Broussard, who now plays deep snapper for UL, grew up around the program as the son of one of its assistant coaches.

"He was family," said ex-Cajun Gerald Broussard, now UL’s radio analyst.

"From what I remember, he was the nicest man you could ever know," John Broussard added. "My dad loved Blackjack."

Landry — Blackjack, or B.J., to those who knew him best — gave young John a T-shirt he still clings to.

"He means more to this program than almost anybody," John Broussard said. "He did everything for everybody. "» And he took pride in what he did. Behind the scenes, he was an unsung hero."

"People come up and say, ‘What’s a Ragin’ Cajun?’ If you can point at Blackjack, that’s what a Ragin’ Cajun is," Gerald Broussard added. "You don’t know what it is, but you know it when you see it."

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Troy Wingerter, another longtime ex-Cajun assistant coach who now is the program’s football operations director, played in the late 1980s and early 1990s.

He remembers Landry as a man who kept close guard over any and all university equipment.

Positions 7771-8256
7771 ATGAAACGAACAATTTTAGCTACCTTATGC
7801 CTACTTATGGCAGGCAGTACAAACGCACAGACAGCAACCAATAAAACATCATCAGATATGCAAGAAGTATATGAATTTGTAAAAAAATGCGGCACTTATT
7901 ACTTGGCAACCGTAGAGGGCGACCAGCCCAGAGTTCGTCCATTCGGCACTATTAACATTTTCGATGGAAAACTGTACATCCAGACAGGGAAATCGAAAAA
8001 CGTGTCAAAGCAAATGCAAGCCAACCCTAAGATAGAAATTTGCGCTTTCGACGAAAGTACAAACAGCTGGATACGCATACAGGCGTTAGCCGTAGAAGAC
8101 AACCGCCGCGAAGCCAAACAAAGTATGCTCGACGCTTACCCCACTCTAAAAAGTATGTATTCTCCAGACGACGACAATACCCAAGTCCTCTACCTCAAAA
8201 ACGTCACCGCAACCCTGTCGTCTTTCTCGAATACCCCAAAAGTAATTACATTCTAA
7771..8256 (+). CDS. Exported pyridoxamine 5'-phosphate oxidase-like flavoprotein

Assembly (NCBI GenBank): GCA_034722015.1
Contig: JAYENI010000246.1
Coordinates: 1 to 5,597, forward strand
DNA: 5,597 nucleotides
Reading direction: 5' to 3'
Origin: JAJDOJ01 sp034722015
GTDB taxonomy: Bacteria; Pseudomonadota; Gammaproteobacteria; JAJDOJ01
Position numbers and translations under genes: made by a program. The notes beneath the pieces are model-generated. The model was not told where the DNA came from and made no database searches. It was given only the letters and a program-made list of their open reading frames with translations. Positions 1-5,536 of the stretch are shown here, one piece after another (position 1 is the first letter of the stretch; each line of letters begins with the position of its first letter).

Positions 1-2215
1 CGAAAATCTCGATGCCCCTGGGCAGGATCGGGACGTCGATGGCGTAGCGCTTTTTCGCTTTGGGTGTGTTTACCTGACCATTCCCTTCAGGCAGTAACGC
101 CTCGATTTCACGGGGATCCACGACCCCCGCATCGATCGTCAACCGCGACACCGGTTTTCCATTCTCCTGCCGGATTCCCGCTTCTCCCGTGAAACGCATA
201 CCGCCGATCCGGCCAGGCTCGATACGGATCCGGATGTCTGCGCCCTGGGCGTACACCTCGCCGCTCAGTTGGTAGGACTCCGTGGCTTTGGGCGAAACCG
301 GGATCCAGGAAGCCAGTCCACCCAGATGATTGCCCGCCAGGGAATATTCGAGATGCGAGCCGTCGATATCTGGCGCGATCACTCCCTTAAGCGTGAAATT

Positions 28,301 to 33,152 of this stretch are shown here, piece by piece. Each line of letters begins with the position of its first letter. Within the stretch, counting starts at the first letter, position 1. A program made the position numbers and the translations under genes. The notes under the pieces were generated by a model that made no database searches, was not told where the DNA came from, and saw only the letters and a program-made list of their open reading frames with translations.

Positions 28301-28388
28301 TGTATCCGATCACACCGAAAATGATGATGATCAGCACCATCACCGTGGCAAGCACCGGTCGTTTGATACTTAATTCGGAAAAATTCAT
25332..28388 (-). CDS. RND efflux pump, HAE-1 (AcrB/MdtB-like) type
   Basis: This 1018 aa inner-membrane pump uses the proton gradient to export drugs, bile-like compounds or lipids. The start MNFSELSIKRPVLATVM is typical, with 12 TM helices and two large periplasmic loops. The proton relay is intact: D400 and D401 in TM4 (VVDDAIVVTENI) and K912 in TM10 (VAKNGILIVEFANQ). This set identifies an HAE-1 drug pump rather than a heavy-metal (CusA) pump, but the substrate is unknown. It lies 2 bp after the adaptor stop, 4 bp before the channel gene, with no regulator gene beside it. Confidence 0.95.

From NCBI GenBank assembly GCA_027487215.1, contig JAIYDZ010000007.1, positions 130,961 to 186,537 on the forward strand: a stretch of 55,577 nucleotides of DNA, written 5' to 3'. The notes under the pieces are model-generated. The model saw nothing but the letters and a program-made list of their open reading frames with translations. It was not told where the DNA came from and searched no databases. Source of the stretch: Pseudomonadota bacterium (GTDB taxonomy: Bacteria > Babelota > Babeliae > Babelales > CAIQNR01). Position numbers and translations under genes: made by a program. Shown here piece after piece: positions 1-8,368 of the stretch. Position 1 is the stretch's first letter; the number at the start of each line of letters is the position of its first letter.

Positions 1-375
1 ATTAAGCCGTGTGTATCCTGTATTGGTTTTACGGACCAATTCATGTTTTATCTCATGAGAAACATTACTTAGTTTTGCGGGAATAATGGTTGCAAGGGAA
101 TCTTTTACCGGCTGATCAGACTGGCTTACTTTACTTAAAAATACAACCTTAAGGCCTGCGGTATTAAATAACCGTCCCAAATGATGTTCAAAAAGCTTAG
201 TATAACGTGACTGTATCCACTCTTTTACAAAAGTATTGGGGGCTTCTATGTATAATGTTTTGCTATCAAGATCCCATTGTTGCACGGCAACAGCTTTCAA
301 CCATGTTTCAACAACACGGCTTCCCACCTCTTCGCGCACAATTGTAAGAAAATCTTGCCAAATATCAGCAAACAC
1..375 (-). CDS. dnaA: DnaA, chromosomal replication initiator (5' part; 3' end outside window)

"B.J. "» didn’t give up gear for anything," Wingerter said. "My jock had popped right as we were going out (to the field one time), and I ran in and I said, ‘B.J., B.J., I need another jock.’"

Asked Landry, in what Wingerter sounds out as a slow drawl: "Where’s your other one?"

"’It broke,’" Wingerter recalls saying. "’I threw it in the garbage.’"

Said Landry, who dealt with slurred speech and impaired motor skills: "Go get it." Wingerter literally had to trade in the old one before being handed a new one.

It was always that way with Landry, who doled his own form of justice.

"Anybody who’s ever played here under B.J. knew that if you made a mistake, all your stuff was going to end up being B.J. red," said Wingerter. "It was that color ‘pink.’

"My stuff was only pink once."

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Wingerter knew not to mess with Landry, whose favorite pro franchises were the Dallas Cowboys, the New York Yankees and the Boston Celtics.

He wasn’t alone.

"You didn’t talk (bad) about any of those teams," said Williams, who to this day has near his desk a photo of Landry simultaneously wearing gear of all three clubs.

"Say anything about the New York Yankees or Ron Guidry and you would have a fight on your hands," Raymond Blanco, a former assistant coach and Dean of Students, said when statue fundraising efforts began.

Williams remembers when, as a naïve freshman, Landry convinced him he was related to then-Cowboys coach Tom Landry.

He wasn’t, Williams said, but "B.J. got on the phone "» and actually got Tom Landry. From then on, we always thought, ‘Shoot, B.J’s God.’"